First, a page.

This invention relates to microactuators for finely positioning a transducing head relative to a desired track in a disc storage device, and particularly to a microactuator that supports the slider and provides fly height control as well as fine positioning.

BACKGROUND OF THE INVENTION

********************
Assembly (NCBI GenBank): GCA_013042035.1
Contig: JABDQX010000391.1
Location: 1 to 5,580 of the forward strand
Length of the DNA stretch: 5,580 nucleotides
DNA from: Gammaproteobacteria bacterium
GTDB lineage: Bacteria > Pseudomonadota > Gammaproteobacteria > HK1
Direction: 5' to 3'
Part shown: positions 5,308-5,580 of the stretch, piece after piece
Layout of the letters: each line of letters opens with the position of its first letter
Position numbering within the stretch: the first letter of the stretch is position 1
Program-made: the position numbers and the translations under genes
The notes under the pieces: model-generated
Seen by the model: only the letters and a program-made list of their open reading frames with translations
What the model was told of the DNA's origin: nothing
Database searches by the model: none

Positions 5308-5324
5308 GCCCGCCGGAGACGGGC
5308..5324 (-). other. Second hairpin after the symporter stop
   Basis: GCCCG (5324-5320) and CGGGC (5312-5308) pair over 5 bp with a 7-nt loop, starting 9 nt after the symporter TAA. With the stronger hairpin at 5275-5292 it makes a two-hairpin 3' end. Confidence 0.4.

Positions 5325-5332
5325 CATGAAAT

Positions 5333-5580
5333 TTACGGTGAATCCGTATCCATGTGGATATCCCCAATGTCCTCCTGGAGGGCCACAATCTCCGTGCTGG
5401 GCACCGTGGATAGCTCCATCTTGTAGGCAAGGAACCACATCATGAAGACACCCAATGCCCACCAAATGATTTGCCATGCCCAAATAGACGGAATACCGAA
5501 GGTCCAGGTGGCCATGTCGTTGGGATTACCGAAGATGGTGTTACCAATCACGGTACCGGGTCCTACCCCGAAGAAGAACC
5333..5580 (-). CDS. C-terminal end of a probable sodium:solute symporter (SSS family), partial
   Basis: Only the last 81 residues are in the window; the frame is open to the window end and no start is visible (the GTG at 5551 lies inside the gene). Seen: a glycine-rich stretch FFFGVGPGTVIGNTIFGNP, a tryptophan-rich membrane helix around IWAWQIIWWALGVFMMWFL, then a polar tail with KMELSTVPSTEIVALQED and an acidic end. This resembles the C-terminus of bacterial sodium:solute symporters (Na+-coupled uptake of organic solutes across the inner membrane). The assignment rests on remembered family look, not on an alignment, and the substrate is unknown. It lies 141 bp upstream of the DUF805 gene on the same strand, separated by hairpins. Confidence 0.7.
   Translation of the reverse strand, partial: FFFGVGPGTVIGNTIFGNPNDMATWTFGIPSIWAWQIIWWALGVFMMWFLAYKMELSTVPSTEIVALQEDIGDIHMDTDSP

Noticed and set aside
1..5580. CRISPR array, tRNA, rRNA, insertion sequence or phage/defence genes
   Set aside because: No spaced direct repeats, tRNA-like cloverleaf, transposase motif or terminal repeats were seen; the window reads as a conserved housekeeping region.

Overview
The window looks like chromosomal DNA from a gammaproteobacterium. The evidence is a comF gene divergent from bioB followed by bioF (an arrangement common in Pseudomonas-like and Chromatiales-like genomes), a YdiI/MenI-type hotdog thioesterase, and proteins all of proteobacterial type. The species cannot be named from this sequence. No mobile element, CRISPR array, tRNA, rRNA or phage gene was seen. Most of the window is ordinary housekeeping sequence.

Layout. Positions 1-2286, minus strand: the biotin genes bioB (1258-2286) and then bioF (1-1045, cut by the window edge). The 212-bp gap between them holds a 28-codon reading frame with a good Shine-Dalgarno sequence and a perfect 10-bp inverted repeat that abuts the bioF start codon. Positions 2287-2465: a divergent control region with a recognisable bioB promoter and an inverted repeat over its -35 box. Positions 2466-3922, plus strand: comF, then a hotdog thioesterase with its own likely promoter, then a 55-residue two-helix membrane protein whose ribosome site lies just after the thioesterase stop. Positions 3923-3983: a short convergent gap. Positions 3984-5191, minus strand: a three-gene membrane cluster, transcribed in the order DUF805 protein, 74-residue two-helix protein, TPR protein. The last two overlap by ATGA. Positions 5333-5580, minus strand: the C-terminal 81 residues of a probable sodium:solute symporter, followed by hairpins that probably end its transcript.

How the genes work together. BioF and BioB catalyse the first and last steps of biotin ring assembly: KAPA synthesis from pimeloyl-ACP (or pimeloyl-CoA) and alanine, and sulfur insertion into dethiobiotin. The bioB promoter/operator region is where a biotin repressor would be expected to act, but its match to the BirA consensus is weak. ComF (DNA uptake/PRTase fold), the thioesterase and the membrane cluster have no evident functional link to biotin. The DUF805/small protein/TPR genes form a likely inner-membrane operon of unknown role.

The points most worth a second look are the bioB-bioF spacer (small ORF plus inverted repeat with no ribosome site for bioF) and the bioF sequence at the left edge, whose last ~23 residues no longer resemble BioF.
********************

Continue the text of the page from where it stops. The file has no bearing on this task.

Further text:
As the aerial storage densities of disc drives increases, the distance between adjacent concentric tracks decreases. Decreasing track spacing increases the difficulty of precisely positioning the transducing head over a selected track on the medium. Most disc drives employ a voice coil motor (VCM) that rotates the actuator assembly of the disc drive to position the head relative to the track. However, resonant modes of vibration in the actuator make it increasingly difficult to accurately follow the tracks, particularly as track spacing decreases. Consequently, dual-stage actuation has been employed using the VCM to coarsely position the arm and transducer relative to a selected track, and using a microactuator to finely position the transducer relative to the arm to thereby finely position the transducer relative to the selected track.